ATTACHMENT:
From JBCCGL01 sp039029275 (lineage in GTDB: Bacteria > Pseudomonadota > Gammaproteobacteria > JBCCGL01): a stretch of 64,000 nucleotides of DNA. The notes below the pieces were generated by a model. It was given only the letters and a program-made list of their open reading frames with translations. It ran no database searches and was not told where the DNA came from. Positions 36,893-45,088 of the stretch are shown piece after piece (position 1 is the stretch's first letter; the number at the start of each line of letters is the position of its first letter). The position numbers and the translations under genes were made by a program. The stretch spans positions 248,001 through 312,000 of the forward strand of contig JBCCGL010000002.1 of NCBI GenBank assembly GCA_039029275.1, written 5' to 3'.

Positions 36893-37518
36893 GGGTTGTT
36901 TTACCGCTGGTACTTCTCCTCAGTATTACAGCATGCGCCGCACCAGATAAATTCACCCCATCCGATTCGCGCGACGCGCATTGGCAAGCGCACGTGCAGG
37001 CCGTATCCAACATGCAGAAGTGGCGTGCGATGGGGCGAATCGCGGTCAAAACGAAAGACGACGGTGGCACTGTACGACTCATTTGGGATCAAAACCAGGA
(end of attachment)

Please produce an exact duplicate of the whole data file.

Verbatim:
From JBCCGL01 sp039029275 (lineage in GTDB: Bacteria > Pseudomonadota > Gammaproteobacteria > JBCCGL01): a stretch of 64,000 nucleotides of DNA. The notes below the pieces were generated by a model. It was given only the letters and a program-made list of their open reading frames with translations. It ran no database searches and was not told where the DNA came from. Positions 36,893-45,088 of the stretch are shown piece after piece (position 1 is the stretch's first letter; the number at the start of each line of letters is the position of its first letter). The position numbers and the translations under genes were made by a program. The stretch spans positions 248,001 through 312,000 of the forward strand of contig JBCCGL010000002.1 of NCBI GenBank assembly GCA_039029275.1, written 5' to 3'.

Positions 36893-37518
36893 GGGTTGTT
36901 TTACCGCTGGTACTTCTCCTCAGTATTACAGCATGCGCCGCACCAGATAAATTCACCCCATCCGATTCGCGCGACGCGCATTGGCAAGCGCACGTGCAGG
37001 CCGTATCCAACATGCAGAAGTGGCGTGCGATGGGGCGAATCGCGGTCAAAACGAAAGACGACGGTGGCACTGTACGACTCATTTGGGATCAAAACCAGGA